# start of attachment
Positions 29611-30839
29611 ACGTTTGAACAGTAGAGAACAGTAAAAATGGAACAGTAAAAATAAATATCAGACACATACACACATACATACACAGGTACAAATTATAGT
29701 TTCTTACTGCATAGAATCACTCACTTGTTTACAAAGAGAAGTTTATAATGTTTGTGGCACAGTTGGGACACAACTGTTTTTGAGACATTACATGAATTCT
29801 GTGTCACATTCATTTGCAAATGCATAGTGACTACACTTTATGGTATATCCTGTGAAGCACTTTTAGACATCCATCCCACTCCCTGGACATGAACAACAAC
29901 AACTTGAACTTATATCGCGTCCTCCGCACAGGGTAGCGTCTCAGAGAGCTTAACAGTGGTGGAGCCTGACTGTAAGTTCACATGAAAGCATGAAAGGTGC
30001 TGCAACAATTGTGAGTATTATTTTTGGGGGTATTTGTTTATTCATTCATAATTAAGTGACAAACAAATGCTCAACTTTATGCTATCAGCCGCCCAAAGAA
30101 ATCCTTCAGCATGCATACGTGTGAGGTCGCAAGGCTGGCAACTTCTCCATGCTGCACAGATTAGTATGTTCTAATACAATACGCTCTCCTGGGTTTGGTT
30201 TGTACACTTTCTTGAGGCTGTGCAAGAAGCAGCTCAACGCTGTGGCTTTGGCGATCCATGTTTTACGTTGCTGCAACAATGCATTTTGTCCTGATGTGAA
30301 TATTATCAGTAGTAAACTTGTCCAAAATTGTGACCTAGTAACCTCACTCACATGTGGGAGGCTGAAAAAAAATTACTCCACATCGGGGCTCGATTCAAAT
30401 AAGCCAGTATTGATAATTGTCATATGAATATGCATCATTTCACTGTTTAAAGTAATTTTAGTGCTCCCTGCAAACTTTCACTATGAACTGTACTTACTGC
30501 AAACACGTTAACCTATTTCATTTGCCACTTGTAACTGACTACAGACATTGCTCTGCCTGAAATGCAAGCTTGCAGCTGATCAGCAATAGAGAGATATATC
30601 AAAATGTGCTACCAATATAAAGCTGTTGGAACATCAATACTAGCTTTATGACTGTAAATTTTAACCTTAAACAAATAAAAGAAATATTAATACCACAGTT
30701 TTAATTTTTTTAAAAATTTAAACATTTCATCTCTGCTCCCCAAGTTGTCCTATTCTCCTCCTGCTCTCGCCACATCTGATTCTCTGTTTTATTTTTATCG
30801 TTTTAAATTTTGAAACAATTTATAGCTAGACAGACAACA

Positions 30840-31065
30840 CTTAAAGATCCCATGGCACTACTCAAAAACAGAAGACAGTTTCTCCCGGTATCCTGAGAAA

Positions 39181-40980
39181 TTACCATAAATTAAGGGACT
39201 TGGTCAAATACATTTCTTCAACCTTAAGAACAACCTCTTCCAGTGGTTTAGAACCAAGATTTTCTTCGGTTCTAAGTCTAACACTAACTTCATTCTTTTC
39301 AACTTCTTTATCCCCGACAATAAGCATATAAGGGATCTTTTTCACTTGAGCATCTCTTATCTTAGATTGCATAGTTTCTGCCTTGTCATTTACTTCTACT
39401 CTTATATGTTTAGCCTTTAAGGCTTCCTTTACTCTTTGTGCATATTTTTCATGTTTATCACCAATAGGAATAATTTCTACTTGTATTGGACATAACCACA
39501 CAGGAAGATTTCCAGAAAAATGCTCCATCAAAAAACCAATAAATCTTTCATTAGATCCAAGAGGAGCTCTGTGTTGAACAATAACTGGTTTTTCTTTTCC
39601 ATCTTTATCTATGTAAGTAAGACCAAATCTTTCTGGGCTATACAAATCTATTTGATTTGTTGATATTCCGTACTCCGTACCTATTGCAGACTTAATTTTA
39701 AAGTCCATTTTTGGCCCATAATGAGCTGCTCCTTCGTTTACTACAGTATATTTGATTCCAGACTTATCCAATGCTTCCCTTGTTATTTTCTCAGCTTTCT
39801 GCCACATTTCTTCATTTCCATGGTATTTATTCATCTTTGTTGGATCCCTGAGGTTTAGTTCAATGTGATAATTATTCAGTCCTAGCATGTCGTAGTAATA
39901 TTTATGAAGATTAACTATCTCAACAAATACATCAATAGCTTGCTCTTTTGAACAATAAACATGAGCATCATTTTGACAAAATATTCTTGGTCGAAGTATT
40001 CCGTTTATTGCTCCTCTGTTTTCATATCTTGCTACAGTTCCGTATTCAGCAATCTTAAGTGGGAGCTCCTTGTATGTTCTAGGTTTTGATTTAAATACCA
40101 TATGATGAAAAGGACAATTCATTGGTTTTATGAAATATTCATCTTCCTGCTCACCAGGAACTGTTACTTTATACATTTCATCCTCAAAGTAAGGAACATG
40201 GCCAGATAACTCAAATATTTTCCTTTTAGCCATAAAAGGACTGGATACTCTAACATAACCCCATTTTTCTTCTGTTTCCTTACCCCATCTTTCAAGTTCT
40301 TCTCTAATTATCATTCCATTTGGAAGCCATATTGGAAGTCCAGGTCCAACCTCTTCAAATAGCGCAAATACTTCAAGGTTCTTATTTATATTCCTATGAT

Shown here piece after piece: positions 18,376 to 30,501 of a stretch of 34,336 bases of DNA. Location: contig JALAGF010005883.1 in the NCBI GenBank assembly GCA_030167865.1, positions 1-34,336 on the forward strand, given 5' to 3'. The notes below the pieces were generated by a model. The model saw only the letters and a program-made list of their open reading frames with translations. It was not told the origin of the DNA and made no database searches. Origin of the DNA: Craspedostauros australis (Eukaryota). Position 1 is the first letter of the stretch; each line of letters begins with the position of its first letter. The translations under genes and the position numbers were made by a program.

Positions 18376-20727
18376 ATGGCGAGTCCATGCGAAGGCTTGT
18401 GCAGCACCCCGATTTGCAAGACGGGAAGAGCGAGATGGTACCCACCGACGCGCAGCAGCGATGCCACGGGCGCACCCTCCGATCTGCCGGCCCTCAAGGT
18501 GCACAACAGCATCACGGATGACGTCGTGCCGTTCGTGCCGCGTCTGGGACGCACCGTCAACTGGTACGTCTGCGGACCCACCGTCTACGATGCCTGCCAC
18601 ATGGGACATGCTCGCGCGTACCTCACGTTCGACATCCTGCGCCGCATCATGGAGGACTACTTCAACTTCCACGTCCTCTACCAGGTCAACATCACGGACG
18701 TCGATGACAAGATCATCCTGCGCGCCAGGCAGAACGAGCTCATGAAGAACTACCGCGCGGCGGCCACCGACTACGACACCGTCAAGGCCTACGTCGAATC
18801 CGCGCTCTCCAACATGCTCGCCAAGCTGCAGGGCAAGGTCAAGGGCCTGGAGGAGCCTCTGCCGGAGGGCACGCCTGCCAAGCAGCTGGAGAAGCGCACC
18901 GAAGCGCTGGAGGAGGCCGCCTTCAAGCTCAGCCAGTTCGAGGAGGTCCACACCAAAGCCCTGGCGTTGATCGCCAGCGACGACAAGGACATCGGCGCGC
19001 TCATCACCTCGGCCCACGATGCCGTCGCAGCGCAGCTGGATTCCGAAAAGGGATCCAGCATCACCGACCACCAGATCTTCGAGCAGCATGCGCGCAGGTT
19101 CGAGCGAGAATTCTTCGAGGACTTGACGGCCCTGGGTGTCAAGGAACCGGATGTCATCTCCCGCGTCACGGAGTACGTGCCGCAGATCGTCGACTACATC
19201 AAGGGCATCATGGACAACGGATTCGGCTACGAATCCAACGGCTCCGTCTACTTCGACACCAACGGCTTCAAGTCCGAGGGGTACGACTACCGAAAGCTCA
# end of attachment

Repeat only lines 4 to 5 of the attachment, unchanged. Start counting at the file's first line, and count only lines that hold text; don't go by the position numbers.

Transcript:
29801 GTGTCACATTCATTTGCAAATGCATAGTGACTACACTTTATGGTATATCCTGTGAAGCACTTTTAGACATCCATCCCACTCCCTGGACATGAACAACAAC
29901 AACTTGAACTTATATCGCGTCCTCCGCACAGGGTAGCGTCTCAGAGAGCTTAACAGTGGTGGAGCCTGACTGTAAGTTCACATGAAAGCATGAAAGGTGC